Chronic pain is a common term applied to pain that lasts more than three to six months. Some chronic pain is attributed to a diagnosable health condition; other times the cause has yet to be determined or will remain unknown. Either way, chronic pain can become a lifelong struggle that can become even more frustrating when it is treated unsympathetically as if it is exaggerated or even imagined. The fact is, pain often is the body’s way of communicating to us that there is a real problem.
When Chronic Pain Indicates a Serious Problem
If you have long-term pain in the following areas, it could be indicative of a greater problem:
- Rotator cuff injury, arthritis, tennis elbow, or carpal tunnel syndrome.
- Radiculopathy, a condition that involves nerve roots in the spine.
- Gastroesophageal reflux disease (GERD).
- Heart disease, which is caused by lack of blood flow to the heart.
- Pleurisy, an inflammation of the lining of the lungs and chest cavity.
- Costochondritis, an inflammation of cartilage connecting ribs to the breastbone.
- Ulcer or a hiatal hernia.
- Gastroparesis, which is where the stomach empties too slowly into the intestines.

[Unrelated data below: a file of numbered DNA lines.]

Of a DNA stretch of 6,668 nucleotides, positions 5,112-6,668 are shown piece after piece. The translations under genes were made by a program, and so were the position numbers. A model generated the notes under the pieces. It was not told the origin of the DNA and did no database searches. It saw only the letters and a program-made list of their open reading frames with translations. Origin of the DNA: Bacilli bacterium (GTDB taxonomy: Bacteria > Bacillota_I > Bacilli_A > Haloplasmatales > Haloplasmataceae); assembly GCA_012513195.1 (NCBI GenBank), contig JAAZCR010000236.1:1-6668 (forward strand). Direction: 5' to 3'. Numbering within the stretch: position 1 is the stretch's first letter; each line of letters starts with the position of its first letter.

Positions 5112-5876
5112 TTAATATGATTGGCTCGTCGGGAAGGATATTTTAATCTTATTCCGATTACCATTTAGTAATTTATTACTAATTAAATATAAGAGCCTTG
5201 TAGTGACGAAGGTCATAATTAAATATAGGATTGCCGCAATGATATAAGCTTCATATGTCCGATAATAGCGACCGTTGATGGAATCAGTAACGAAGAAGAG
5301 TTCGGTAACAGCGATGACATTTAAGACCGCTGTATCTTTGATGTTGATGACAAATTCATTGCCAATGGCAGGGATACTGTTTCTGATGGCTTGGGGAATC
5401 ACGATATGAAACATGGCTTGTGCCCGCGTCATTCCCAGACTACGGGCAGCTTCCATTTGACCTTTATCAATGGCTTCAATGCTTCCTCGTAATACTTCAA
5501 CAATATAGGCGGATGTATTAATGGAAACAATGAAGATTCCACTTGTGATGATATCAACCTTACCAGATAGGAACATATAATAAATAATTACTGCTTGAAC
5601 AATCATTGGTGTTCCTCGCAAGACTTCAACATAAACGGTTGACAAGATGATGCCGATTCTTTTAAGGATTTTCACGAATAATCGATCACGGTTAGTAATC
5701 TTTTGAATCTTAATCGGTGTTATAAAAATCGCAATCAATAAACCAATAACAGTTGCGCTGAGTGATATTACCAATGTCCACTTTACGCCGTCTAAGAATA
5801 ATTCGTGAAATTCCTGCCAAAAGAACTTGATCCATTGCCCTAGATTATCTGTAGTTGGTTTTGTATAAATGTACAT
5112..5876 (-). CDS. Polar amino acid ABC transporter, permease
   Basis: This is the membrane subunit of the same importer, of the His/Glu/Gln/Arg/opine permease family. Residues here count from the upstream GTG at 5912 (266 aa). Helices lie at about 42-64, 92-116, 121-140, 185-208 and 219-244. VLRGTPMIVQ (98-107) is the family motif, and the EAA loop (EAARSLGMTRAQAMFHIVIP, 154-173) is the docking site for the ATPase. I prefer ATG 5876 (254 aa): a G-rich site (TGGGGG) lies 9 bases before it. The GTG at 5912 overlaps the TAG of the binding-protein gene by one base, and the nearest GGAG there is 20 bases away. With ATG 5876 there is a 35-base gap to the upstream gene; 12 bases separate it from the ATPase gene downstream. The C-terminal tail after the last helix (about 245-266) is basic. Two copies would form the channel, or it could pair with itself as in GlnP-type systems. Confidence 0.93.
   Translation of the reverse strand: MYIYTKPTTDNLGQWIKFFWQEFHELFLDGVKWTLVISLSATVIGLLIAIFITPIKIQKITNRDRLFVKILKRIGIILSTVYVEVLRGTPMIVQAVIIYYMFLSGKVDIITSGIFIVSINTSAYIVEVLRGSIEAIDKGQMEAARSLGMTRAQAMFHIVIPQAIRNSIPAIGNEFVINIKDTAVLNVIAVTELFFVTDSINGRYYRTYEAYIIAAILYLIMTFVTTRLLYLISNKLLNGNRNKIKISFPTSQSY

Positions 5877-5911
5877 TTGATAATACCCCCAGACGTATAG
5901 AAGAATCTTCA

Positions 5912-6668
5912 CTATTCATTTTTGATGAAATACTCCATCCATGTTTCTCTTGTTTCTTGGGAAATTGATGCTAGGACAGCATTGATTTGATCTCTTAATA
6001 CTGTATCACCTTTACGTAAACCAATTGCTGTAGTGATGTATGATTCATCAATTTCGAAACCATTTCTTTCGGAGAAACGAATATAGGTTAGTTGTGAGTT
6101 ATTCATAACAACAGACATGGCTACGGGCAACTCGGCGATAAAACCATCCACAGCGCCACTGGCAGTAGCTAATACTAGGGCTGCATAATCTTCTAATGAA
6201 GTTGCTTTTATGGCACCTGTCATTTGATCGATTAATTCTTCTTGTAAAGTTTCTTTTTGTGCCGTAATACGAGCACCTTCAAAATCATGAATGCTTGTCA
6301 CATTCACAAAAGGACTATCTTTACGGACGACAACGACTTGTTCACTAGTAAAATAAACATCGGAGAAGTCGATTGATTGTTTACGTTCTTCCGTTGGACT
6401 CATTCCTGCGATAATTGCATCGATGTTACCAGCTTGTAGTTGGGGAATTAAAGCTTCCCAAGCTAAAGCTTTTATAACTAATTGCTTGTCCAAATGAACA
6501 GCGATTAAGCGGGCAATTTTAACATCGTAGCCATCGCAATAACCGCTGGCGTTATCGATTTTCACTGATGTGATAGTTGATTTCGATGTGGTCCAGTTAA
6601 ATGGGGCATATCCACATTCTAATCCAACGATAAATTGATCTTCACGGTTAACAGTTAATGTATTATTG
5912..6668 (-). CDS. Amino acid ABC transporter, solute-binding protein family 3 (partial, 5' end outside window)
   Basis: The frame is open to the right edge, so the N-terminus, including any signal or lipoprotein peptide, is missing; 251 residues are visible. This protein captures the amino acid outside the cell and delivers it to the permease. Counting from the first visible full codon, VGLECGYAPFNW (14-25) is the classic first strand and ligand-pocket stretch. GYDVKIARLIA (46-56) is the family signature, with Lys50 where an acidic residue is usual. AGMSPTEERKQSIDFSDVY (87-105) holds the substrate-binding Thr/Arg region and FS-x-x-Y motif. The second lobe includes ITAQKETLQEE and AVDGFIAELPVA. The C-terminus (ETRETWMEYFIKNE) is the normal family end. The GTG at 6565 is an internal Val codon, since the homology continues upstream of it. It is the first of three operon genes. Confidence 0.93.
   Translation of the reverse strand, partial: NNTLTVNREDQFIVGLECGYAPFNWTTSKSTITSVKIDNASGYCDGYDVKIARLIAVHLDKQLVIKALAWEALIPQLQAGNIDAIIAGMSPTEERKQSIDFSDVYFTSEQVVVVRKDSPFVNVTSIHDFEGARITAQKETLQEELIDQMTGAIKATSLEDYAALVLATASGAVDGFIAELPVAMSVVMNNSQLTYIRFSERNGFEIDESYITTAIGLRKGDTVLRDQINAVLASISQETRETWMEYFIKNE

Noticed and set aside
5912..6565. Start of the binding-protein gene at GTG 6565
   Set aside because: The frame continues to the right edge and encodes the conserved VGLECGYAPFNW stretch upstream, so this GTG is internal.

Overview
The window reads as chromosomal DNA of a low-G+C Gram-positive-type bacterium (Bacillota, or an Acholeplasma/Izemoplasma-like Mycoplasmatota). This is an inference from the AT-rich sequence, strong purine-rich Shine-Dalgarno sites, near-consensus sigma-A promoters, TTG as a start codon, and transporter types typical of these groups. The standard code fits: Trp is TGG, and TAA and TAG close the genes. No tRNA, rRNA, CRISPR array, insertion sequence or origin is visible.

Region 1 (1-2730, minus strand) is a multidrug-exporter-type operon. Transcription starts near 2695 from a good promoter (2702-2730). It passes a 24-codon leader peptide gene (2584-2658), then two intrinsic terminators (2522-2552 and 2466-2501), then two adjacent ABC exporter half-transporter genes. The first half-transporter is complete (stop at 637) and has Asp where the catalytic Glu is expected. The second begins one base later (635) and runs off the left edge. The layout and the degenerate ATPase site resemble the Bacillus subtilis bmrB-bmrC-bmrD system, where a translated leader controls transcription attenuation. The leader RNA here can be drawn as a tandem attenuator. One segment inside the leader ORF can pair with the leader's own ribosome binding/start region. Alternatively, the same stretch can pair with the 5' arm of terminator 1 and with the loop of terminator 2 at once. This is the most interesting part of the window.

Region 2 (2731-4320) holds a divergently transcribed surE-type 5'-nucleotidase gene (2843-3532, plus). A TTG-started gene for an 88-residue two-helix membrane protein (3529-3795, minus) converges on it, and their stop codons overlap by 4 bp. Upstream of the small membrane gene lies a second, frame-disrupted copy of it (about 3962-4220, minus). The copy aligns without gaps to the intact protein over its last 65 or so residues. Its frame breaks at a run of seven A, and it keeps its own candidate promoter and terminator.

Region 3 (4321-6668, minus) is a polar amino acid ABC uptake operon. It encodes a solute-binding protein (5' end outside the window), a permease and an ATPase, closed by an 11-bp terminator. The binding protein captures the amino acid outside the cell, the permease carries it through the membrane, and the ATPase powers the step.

- Osteoarthritis of the facet joints of the spine.
- Vertebral compression fracture.
- Ankylosing spondylitis, an autoimmune arthritis of the sacroiliac joint.
- Peripheral arterial disease (PAD), a fatty plaque build-up in the arteries that reduces blood flow.
- Rheumatoid arthritis and/or gout.
Chronic Pain and Mental Health
When an injury occurs, your body switches on pain sensors that transmit electrical signals along the nervous system to the brain. The brain then processes and interprets these signals and generates the sensation of pain.
Usually, the signal stops when the pain is resolved – that could be with treatment, rest, or medication. With chronic pain, however, nerves can continue to send out signals, even after healing has occurred.
Chronic pain can be depressing and frustrating. It can lead to a cycle where one chooses not to participate in desired activities so as not to aggravate the pain, which can lead to depression or even anger which can trigger even more pain.
The bottom line: if you are suffering from pain, you need to see a qualified medical professional to not only work to alleviate the pain, but to get to the root cause of what is creating your pain. To learn more about how Rockville Concierge Medicine addresses chronic pain and other chronic conditions, schedule a complimentary consultation today. Call (301) 545-1811 or get started online